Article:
No More Chicken Run
Factory farming is healthier: for animals and people. That's the take-home message as Dutch health authorities this week ordered free-range poultry farmers to bring inside their five million outdoor birds. There the birds will be less vulnerable to catching or spreading the deadly avian flu virus that's made its way from Southeast Asia to the doorstep of European Russia in recent weeks.
Southeast Asia has been the origin of all pandemic flu strains and the less deadly annual flu varieties. The new H5N1 flu strain has killed more than 60 people in Asia and destroyed Asia's poultry industry. Why? Free-range farming.
To lower the risk of a deadly pandemic, Asian authorities are instituting several immediate steps: First, they have shut down the traditional live poultry markets in the major cities—a brewing virus-swapping cauldron. Second, they are encouraging farmers to confine their animals and to separate them by species. Ducks are being emphasized because of their interaction with wild waterfowl and because they are silent carriers of the flu virus.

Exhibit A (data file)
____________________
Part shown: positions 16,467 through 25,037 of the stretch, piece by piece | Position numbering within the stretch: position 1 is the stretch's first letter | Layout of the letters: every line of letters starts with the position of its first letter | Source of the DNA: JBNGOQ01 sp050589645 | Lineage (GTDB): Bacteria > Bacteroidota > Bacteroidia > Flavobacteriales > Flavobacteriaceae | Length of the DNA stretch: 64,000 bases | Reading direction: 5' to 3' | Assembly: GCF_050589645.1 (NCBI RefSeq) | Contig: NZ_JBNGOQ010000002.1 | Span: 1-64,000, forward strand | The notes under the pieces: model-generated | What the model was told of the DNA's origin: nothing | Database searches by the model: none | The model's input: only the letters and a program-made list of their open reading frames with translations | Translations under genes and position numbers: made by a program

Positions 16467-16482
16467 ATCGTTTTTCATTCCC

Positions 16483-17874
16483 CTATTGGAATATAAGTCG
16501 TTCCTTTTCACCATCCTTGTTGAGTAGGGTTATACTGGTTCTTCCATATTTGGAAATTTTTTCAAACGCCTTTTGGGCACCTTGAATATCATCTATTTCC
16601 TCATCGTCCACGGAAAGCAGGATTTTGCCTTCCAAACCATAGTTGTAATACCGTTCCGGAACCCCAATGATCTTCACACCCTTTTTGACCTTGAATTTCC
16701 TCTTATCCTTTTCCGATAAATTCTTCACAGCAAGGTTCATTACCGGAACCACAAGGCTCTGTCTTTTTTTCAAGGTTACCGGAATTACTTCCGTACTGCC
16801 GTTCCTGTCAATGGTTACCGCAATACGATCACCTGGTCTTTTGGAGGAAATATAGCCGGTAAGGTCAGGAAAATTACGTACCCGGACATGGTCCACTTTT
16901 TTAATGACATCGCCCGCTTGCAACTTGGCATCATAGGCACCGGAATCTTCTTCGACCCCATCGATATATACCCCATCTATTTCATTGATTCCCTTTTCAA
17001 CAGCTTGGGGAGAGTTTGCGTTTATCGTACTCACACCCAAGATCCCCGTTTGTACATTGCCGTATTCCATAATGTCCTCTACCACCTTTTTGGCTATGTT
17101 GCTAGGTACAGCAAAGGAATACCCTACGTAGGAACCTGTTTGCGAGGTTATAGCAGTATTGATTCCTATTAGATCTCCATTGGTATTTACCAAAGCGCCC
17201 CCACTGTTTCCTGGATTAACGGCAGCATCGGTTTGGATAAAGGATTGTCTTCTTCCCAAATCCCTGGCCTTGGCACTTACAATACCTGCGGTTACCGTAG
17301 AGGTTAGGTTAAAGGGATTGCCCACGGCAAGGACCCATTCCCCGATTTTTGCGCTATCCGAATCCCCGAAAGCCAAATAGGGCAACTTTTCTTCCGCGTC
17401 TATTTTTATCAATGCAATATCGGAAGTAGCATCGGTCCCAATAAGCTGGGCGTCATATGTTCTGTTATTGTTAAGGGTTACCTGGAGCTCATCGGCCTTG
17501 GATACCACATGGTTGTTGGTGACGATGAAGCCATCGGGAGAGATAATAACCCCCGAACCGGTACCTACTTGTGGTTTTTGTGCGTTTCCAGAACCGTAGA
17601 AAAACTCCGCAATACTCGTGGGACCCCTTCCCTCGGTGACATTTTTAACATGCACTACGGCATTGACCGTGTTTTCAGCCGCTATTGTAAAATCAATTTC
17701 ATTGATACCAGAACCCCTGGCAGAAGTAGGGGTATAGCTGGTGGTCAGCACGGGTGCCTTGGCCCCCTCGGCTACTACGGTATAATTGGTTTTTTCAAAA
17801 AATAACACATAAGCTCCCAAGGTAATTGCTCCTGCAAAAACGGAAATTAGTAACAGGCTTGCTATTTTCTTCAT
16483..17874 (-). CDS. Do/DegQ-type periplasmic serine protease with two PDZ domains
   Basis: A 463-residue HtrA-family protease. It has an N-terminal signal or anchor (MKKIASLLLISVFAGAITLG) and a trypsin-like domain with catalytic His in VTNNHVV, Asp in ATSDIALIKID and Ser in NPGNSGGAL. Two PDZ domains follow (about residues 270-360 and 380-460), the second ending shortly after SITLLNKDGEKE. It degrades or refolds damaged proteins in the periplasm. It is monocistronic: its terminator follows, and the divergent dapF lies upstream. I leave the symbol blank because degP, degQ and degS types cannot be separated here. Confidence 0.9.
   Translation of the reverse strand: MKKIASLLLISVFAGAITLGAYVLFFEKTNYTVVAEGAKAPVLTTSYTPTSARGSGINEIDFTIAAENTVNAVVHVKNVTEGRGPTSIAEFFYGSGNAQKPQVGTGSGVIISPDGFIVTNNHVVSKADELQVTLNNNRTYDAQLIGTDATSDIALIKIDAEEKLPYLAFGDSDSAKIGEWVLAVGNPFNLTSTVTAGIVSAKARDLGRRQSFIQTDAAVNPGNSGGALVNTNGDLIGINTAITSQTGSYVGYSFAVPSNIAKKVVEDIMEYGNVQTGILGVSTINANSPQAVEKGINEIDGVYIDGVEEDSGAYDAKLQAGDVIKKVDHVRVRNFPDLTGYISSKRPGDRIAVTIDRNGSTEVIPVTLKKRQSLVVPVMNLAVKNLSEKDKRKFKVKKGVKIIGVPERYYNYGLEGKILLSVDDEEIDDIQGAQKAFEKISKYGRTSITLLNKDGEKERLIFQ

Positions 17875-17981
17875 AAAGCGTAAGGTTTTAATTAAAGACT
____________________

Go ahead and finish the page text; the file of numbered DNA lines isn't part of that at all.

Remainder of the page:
Raising poultry in confinement also makes our food directly safer. Research in the U.K. and Denmark has shown that free-range poultry is three times more likely to be contaminated by salmonella and campylobacter bacteria—two of the most common illness-causing, food-borne bacteria. Why? They're exposed to far more of these pathogens from wild bird droppings.